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Inquest Critical Of SAS Brecon Beacons Planning

Lawyers Say ‘Balance Needed Between Realism and Safety’ To Protect Our Troops


Dave Grimshaw, Press Officer | 0114 274 4397

Specialist military injuries lawyers at Irwin Mitchell say the deaths of three army reservists on an SAS exercise on the Brecon Beacons highlights the need to balance realistic training with the safety of troops.

At an inquest which concluded today (14 July) Senior Birmingham Coroner Louise Hunt was critical of both the planning and the response to the situation.

Ms Hunt said a lack of build-up marches contributed to the deaths of the reservists and ruled that checkpoint staff had missed signs of heat illness in one of the victims.

Lance corporals Edward Maher and Craig Roberts were both pronounced dead on the Brecon Beacons after suffering heatstroke in July 2013. Corporal James Dunsby died at Birmingham's Queen Elizabeth Hospital from multiple organ failure more than two weeks later.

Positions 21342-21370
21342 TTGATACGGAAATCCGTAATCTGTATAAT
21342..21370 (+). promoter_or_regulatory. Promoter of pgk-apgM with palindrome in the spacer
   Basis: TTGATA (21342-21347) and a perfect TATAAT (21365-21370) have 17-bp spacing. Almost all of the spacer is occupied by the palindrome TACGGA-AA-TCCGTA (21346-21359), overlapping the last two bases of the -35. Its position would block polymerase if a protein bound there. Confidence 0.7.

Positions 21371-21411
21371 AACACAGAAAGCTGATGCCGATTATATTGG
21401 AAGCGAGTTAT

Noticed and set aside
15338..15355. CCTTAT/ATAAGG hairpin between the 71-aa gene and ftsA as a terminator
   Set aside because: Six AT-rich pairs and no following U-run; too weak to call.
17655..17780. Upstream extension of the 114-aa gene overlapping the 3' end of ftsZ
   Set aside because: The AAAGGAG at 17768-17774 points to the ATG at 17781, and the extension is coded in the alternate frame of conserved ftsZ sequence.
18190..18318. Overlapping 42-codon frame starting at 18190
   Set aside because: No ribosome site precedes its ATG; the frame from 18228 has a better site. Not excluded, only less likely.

The inquest also heard that there were problems with the response communications which relied on mobile phones to dial 999 contributing to a delay in getting to the casualties.

Ms Hunt told the court: "I consider that the risk assessment was not adequate for the march being undertaken.”

Expert Opinion
“This tragic incident highlights the need to balance the running of realistic training exercises with keeping troops, and in particular reservists, safe. Training injuries account for the majority of serious injuries within the armed forces and now is the time to ensure that more is done to keep our troops safe.

“Risk assessments have to be dynamic and adapted depending on what challenges are presented at the time. We have several cases involving changing weather conditions and whether or not the risk assessments were refreshed to reflect the new conditions. We need to have respect for the weather in the UK, it is common to see soldiers affected by the weather in more extreme conditions such as Iraq and Afghanistan in the colder climates, but we do also have problems with weather at home too.

“Those who carry a supervisory role need training to be able to recognise the basic signs of potential problems – it is worrying that many of those involved seemed to be unaware of the signs of heat injuries."
Geraldine McCool, Partner

Read more about Irwin Mitchell's expertise in Military Injuries Claims including Fatal Military Claims.

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